In the EU, measures directly addressing some of the root causes of inequalities will be related in 2018 to the implementation of the European Pillar of Social Rights and associated initiatives. The Social Pillar contains 20 principles and rights to support the renewal of current labour market and welfare systems while promoting intergenerational fairness. It addresses three main topics: equal opportunities and access to the labour market; fair working conditions; and social protection and inclusion. The interinstitutional proclamation on the Social Pillar was signed by the presidents of the European Commission, the European Parliament and the Council of the EU at the Social Summit held in Gothenburg in November 2017, thereby attesting to their shared political commitment to the issue.
The Social Pillar was conceived for the euro area, but according to the proclamation, is addressed to all Member States. However, the major remaining challenge is how best to implement the Social Pillar and related EU policies to respond to the specific socio-economic situations in the different Member States. As reiterated in several European Parliament resolutions, implementation strategies should involve initiatives with a life-cycle approach as well as measures on governance and funding. According to the joint proclamation, implementation should mainly remain with the Member States, with involvement from the social partners. For the purpose of monitoring and supporting the implementation process, the Commission 2018 work programme envisages the integration of the Social Scoreboard accompanying the Social Pillar, into the European Semester (the framework for coordinating economic policies at European level).
As part of the implementation of some of the Social Pillar principles, the measures built into the social fairness package, due for adoption in 2018, are meant to support Member States in their efforts to update their national welfare systems. These measures include establishing a European Labour Authority, granting atypical self-employed workers access to social protection, introducing a European social security number that could be used across policy sectors, and revising the Written Statement Directive that obliges employers to inform their employees about their working conditions. In addition, the work-life balance package, containing legislative and non-legislative measures, might help to reconceptualise the area of care, so that it becomes seen more broadly as an integral part of society. In relation to the Social Pillar principles on ensuring access to quality education and reducing skills mismatches, particular attention will be given to the 10 actions put forward in the New Skills Agenda in 2016. Priority will be assigned to implementing the recommendation on upskilling pathways for adults struggling with low levels of basic skills and qualifications.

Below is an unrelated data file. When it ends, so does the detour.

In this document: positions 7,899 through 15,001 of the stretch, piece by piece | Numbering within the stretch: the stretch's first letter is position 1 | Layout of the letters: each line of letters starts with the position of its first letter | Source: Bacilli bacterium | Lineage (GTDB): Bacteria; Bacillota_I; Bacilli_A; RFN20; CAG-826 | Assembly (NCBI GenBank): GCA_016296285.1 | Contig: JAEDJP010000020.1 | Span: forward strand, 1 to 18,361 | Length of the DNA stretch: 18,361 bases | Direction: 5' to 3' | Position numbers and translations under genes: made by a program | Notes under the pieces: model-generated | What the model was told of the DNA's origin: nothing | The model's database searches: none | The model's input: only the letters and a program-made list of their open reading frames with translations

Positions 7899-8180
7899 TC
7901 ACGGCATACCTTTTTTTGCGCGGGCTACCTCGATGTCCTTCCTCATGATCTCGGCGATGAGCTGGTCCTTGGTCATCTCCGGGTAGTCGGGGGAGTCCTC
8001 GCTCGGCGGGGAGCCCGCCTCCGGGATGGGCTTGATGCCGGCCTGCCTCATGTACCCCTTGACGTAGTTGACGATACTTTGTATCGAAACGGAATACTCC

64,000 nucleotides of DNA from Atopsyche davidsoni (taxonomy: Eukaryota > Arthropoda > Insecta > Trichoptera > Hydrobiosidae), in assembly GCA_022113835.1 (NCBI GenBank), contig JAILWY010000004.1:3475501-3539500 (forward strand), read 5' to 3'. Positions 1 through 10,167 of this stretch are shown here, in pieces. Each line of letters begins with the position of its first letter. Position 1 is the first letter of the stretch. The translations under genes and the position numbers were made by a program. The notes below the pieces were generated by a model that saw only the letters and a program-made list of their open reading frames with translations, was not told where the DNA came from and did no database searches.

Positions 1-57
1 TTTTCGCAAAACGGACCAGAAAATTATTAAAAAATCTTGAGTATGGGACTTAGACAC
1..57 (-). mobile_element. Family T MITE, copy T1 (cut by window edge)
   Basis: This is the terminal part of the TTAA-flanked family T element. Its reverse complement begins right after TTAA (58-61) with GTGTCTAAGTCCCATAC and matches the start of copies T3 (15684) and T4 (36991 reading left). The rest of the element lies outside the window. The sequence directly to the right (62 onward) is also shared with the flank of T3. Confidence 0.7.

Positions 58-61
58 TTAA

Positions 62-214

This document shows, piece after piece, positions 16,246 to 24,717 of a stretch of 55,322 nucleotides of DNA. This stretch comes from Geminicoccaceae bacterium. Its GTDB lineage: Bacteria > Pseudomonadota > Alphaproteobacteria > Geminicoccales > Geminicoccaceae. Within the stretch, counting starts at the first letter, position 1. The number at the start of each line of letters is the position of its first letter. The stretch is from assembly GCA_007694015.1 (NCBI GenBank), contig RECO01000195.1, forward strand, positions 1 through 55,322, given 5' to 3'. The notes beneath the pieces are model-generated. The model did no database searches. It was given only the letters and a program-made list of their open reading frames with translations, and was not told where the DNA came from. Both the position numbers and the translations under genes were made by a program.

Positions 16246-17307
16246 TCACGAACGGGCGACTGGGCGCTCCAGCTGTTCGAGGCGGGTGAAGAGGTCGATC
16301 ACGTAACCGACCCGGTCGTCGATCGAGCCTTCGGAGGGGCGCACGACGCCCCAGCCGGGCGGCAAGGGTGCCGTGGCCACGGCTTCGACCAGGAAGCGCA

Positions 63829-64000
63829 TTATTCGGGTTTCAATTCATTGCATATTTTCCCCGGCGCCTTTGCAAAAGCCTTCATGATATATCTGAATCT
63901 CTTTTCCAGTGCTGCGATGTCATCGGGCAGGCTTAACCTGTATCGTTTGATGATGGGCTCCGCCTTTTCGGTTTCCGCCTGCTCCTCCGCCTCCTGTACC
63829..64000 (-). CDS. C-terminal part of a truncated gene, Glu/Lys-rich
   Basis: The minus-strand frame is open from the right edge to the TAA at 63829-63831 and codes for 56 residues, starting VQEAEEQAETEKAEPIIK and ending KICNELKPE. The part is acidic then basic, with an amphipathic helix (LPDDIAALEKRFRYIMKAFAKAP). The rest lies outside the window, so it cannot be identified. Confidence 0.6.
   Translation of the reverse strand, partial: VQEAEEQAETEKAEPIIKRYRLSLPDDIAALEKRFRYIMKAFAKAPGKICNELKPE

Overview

‘Hard’ economic governance and the future of EU finances will greatly impact on efforts to overcome inequalities within the EU. Forthcoming initiatives on completing economic and monetary union include the introduction of an EU budget line dedicated to structural reform assistance and to developing a convergence instrument for pre-accession assistance. The debate on the post-2020 Multiannual Financial Framework, starting with the Commission’s proposal expected in May 2018, will also be influential. It will need to reconcile the need for flexibility and rapid reaction on the part of the executive, on the one hand, and for stronger democratic legitimacy and unity of the budget, on the other.
Read the complete in-depth analysis on ‘Ten issues to watch in 2018‘ on the Think Tank pages of the European Parliament.